ong-time readers of this space will be familiar with Carlisle, Pennsylvania noir country artist Daughn Gibson. Two years ago, Gibson was on the verge of breaking through with Me Moan, his second full-length and first for the Sub Pop label, a Seattle staple. The record went over well and established him as a first-rate balladeer for those who like listening to Merle Haggard and reading Cormac McCarthy.
For his third act, Gibson had tried something a little different. Lyrically, the slow-burning vignettes of songs past remain. What’s changed on Carnation (Sub Pop) is the production. On his 2012 debut All Hell, Gibson’s voice came ahead of the instrumentation; with Me Moan, for an extra oomph, he brought in live drums and guitars played by members of Baroness and Brokeback. Though the studio band took many shapes, the music in the two albums wasn’t radically different.
Carnation is far more layered. Its delivery is richer. Whereas Gibson once used musical restraint to push his stories forward, here the tales tend to blend with the music. Handling production and recording this time are Gibson and Randall Dunn, a man familiar with massive sounds (listed on his CV include heavy, expansive acts like Earth, Sunn 0))) and Tim Hecker). Composer Eyvind Kang (used by Blonde Redhead, Animal Collective, The Decemberists, and others) manages the string arrangements. With eight others listed as contributors, there’s no shortage of personnel.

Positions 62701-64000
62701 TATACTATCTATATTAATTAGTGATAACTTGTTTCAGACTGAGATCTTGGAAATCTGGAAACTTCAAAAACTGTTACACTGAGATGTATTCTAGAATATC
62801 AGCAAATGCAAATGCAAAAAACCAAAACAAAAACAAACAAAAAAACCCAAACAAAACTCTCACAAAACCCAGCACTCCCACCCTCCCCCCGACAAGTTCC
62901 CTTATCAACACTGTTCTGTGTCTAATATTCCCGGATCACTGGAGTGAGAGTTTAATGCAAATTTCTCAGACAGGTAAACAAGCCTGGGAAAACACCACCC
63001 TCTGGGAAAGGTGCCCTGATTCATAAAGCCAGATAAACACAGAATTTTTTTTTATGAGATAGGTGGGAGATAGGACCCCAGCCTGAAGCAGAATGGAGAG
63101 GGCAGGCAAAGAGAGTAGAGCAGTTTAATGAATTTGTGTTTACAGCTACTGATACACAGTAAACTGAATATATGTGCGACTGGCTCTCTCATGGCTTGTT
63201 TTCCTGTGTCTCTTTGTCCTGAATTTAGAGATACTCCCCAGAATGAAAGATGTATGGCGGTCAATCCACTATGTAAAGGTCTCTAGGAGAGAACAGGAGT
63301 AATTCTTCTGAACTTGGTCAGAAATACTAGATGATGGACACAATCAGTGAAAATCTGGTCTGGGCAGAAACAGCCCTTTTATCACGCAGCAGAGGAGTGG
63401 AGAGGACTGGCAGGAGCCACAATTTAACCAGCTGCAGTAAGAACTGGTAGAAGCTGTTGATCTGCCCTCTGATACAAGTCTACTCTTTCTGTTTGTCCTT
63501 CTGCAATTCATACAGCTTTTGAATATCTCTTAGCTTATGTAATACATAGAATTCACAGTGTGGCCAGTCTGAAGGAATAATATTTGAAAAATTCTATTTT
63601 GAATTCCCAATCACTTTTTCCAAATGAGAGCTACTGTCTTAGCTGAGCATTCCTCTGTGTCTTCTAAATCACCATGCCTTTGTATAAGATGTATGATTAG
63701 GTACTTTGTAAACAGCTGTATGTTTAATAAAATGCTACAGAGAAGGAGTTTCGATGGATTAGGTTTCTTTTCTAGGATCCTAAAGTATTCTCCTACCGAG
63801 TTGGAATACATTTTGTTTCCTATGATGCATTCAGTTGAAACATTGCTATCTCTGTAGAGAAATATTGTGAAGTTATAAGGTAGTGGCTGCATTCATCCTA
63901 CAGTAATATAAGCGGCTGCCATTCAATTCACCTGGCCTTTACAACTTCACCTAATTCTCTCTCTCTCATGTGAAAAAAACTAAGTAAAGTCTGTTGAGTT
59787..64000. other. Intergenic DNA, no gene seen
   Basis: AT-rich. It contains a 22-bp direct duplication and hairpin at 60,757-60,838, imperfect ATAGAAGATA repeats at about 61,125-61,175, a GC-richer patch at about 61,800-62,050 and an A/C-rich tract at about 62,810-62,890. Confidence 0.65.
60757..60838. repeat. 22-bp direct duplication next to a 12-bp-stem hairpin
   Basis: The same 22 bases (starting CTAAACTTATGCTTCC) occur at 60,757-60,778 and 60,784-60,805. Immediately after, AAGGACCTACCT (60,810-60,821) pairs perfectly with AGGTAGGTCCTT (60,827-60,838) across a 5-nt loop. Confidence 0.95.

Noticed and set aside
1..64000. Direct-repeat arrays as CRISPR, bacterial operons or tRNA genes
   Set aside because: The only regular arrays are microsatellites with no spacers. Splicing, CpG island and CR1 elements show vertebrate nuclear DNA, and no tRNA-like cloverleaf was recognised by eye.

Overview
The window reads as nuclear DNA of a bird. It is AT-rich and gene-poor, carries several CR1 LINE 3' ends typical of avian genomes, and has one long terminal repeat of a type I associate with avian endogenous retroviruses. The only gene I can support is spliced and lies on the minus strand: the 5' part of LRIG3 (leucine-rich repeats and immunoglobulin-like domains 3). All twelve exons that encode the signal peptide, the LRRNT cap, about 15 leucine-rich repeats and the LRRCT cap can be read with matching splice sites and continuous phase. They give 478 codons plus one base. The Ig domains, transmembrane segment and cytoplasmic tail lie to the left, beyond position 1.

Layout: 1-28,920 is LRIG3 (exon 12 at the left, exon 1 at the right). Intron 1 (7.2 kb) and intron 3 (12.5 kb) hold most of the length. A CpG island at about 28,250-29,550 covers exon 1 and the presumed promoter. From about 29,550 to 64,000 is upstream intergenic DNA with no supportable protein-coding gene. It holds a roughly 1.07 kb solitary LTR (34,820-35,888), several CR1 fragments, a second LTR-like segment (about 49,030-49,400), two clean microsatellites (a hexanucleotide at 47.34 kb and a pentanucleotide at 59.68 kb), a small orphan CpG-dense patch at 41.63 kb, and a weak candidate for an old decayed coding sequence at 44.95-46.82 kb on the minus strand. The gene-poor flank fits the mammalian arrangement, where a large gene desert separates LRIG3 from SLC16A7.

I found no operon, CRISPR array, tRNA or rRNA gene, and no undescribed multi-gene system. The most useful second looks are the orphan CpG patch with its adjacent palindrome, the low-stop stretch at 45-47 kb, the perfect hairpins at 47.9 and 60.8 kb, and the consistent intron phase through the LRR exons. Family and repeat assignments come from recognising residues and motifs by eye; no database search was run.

It’s an immersive listen, different from past albums. Though the vocal sample and slide guitar of opener “Bled to Death” feels familiar, the ambient effects in “Heaven You Better Come In” show off his new studio prowess. Lead single “Shatter You Through” feels like a 1980s New Romantic soundtrack in the vein of Spandau Ballet. “Shine of the Night” indulges indie’s recent penchant for gratuitous sax solos. There’s a lot of synthesizer in these songs, making them sound less like cut-up country and more like an amalgam of late-1970s country and mid-80s new wave schlock.
Whatever its faults, the one thing that makes Carnation so irresistibly singular is Daughn Gibson himself. Though this music is further removed from his origins, the man’s voice and storytelling remain as crucial as ever. There’s a sensuality here that lingers longer than on past releases, even when he’s singing about an angry drunk (“It Wants Everything”) or a recently freed, sexually frustrated mental health patient (“Daddy I Cut My Hair”).
Song construction and stories — the beating heart of what makes Daughn Gibson great — are ever-present. They just happen to be coated in more gloss, and gloss isn’t necessarily a good thing. As in Me Moan, the hurdle is finding the music needed to start the story. With more frills in the production, and richness aside, Gibson unfortunately makes that hurdle just a little bit harder for fans to jump.